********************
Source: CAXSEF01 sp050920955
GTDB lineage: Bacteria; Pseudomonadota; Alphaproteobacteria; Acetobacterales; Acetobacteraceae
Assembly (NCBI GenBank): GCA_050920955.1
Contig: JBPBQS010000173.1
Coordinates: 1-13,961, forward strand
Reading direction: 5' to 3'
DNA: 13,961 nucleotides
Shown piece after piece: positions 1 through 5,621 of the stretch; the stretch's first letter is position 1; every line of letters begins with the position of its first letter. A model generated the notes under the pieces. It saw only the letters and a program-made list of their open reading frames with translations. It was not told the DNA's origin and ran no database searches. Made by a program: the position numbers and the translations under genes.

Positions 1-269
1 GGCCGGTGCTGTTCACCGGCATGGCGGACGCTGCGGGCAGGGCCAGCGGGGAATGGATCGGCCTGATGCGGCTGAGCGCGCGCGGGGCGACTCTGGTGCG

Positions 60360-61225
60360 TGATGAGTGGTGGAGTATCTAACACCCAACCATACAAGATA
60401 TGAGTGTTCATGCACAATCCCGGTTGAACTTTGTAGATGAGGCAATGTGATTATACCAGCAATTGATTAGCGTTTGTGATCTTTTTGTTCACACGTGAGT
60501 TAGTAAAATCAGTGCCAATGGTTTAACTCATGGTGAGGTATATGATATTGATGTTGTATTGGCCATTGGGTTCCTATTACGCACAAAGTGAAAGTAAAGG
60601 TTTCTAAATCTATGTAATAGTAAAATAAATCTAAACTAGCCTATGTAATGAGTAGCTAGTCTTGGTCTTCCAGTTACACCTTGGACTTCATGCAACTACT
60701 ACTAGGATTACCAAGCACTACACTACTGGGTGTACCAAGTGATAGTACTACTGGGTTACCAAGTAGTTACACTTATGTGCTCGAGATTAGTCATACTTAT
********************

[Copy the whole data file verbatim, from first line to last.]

Source: CAXSEF01 sp050920955
GTDB lineage: Bacteria; Pseudomonadota; Alphaproteobacteria; Acetobacterales; Acetobacteraceae
Assembly (NCBI GenBank): GCA_050920955.1
Contig: JBPBQS010000173.1
Coordinates: 1-13,961, forward strand
Reading direction: 5' to 3'
DNA: 13,961 nucleotides
Shown piece after piece: positions 1 through 5,621 of the stretch; the stretch's first letter is position 1; every line of letters begins with the position of its first letter. A model generated the notes under the pieces. It saw only the letters and a program-made list of their open reading frames with translations. It was not told the DNA's origin and ran no database searches. Made by a program: the position numbers and the translations under genes.

Positions 1-269
1 GGCCGGTGCTGTTCACCGGCATGGCGGACGCTGCGGGCAGGGCCAGCGGGGAATGGATCGGCCTGATGCGGCTGAGCGCGCGCGGGGCGACTCTGGTGCG

Positions 60360-61225
60360 TGATGAGTGGTGGAGTATCTAACACCCAACCATACAAGATA
60401 TGAGTGTTCATGCACAATCCCGGTTGAACTTTGTAGATGAGGCAATGTGATTATACCAGCAATTGATTAGCGTTTGTGATCTTTTTGTTCACACGTGAGT
60501 TAGTAAAATCAGTGCCAATGGTTTAACTCATGGTGAGGTATATGATATTGATGTTGTATTGGCCATTGGGTTCCTATTACGCACAAAGTGAAAGTAAAGG
60601 TTTCTAAATCTATGTAATAGTAAAATAAATCTAAACTAGCCTATGTAATGAGTAGCTAGTCTTGGTCTTCCAGTTACACCTTGGACTTCATGCAACTACT
60701 ACTAGGATTACCAAGCACTACACTACTGGGTGTACCAAGTGATAGTACTACTGGGTTACCAAGTAGTTACACTTATGTGCTCGAGATTAGTCATACTTAT